‘In terms of programming, I want there to be always something unknown or surprising in the concerts. It might be a forgotten piece from the Romantic period or something composed recently but it will always sit with other more familiar pieces in the programme. For me, it’s like a chef creating a menu. I want an interesting balanced diet for the audience.
‘The first job is always to convince the orchestra and make sure they know which style is required and understand my vision of the programme and how the pieces are related to each other. Once the orchestra has given me a huge vote of confidence it’s then important we take the audience along with this programming. I try to introduce the pieces and use the programme notes to make sure the audience understands what we are doing.’
In October, Sinfonia Viva will be at the Guildhall taking part in the annual Derby Folk Festival and then Frank will be conducting the Italian Symphony at the Cathedral.
Viva’s leader Benedict Holland will take control of the Viva musicians on 5th October in the Guildhall.
Frank said: ‘There are a lot of classical pieces based on folk music and I’m really excited that it will feature Arutiunian’s Violin Concerto which is based on Armenian folk tunes.’
The Cathedral concert is on 17th October. Frank says: ‘The Italian Symphony is the most joyous and most baroque symphony that Mendelssohn wrote. The last movement is a wonderful tarantella. We have four different flavours in the programme which complement and intensify each other.’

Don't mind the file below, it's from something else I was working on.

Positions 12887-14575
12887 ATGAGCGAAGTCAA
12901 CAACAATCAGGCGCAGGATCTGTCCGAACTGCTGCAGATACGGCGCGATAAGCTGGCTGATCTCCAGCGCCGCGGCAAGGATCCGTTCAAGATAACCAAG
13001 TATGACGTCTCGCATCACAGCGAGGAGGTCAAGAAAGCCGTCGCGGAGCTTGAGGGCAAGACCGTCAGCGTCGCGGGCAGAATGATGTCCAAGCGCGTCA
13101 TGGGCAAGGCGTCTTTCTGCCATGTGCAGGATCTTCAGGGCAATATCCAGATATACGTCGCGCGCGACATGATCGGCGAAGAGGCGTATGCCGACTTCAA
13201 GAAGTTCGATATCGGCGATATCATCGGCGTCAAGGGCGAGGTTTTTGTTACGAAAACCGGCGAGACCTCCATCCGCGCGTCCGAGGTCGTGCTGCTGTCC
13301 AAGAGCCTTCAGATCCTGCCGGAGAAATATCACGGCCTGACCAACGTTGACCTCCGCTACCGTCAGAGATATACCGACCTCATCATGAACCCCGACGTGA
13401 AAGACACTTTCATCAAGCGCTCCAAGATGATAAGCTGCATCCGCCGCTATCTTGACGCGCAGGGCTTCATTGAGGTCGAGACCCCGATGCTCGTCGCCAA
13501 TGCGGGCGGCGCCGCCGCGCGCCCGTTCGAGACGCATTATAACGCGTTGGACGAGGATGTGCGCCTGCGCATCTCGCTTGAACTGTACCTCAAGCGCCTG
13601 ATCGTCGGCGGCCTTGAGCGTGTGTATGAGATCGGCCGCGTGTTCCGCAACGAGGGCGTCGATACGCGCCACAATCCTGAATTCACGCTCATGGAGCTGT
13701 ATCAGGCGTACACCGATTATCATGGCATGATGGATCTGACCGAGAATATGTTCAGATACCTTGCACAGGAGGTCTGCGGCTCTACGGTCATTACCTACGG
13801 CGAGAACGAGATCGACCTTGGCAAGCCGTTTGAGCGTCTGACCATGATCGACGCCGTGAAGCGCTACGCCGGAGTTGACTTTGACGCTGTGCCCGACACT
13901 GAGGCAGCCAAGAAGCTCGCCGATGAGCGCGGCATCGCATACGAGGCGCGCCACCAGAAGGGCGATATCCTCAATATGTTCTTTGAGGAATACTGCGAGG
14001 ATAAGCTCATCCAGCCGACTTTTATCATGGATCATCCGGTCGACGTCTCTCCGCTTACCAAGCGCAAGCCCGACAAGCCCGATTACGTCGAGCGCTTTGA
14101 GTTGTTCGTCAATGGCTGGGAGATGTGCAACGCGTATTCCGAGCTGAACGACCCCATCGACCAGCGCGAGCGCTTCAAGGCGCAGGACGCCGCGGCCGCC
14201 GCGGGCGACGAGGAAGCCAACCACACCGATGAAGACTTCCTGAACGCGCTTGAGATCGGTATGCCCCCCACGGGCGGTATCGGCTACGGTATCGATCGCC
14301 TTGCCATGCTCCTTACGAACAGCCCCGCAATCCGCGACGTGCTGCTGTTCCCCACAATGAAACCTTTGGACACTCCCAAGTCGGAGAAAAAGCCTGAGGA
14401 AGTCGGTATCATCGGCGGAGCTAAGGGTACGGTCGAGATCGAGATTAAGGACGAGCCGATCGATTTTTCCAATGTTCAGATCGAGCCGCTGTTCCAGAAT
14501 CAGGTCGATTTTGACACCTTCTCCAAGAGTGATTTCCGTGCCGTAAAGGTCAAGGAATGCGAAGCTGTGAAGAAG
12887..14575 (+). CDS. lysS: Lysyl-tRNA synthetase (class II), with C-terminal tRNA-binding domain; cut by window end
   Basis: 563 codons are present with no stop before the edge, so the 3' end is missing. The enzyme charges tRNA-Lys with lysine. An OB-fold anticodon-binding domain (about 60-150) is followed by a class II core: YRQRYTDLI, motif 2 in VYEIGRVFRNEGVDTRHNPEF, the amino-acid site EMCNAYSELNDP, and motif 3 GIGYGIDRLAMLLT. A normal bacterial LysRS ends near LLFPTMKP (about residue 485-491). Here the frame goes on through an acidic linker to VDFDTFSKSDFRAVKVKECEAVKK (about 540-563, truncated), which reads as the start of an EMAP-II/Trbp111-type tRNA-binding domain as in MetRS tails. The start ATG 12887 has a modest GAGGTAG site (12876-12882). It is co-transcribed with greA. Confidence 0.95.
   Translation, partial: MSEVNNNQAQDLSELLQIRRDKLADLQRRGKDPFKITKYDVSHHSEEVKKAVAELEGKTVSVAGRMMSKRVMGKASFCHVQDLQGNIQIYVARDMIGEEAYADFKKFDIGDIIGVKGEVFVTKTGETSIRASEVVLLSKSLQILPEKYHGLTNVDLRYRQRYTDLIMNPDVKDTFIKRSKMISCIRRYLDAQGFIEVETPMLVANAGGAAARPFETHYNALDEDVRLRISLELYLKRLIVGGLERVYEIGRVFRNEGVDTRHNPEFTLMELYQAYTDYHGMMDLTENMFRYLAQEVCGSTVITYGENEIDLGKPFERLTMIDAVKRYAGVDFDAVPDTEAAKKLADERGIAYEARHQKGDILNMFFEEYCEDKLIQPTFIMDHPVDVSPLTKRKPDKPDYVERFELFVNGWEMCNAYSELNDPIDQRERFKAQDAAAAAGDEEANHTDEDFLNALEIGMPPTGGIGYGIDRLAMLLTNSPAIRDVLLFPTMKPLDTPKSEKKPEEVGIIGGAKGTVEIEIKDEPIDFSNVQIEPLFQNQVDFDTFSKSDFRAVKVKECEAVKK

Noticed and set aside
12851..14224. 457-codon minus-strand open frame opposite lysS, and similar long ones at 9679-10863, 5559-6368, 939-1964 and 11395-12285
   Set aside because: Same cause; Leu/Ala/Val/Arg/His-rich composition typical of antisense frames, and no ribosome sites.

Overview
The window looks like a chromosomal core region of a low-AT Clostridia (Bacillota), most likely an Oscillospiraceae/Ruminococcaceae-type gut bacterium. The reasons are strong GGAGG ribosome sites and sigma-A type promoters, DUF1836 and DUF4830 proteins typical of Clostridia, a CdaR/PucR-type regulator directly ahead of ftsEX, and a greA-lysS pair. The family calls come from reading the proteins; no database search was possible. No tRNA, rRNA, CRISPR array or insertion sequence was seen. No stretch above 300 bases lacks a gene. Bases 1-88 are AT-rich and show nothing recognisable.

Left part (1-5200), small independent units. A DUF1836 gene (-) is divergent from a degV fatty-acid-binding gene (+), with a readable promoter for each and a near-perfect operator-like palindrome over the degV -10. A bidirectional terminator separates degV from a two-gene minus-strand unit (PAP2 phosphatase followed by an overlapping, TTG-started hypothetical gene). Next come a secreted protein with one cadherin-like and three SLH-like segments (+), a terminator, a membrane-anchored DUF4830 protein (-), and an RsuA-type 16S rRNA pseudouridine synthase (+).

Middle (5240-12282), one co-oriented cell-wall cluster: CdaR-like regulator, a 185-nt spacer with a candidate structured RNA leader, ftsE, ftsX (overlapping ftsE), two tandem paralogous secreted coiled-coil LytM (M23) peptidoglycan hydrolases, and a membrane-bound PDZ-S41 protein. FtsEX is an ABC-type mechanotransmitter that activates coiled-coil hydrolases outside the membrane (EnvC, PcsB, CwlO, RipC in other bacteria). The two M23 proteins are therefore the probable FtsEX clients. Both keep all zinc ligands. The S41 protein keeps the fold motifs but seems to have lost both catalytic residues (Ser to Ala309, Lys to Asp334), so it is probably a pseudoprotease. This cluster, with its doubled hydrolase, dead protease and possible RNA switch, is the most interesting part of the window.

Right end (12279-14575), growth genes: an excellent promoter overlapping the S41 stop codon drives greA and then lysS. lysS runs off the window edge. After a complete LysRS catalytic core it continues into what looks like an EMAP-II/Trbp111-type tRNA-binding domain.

Frank may now be settling into life with Viva, but he says he will still be nervous when he steps out in front of the Derby audience. ‘The nerves are always there. It’s part of getting the adrenaline going. Every musician and performer has their own ritual before a show to get in the right mood to perform that piece of art. The way I think about the start of each performance is that it’s already part of the concert. It doesn’t always have to start with the orchestra tuning up, me coming on stage and taking a bow.’
And what is it that he loves about conducting?
‘It’s all the colours that are present in an orchestra – different sounds from different combinations of instruments. An orchestra is such a wonderful organism. My philosophy as a conductor is to make music together with everyone. As a violinist I always preferred to make chamber music rather than play on my own and as a conductor I want to be part of the orchestra’s breathing, not be at the helm and say, “this is how we do it.” That works well with Viva as it’s an orchestra that can perform perfectly well without a conductor but still loves to make music with me – that makes us a perfect match. It’s a band with fantastic individual qualities – great music making – and it’s a joy to be working with everyone.
‘One of the qualities I like about Sinfonia Viva is the sense that there is chamber music on stage, people really play together and make something happen with each other rather than just looking at me for guidance – and that inspires me enormously.’
Frank hopes that he and the orchestra can grow together artistically, ‘I would hope to perform more often,’ he says. ‘At the moment it’s eight symphonic concerts a year plus very important work in classrooms and in communities. I would like to develop the number of concerts we give, both conducted and unconducted, and develop the artistic quality of the orchestra. It’s going to be exciting.’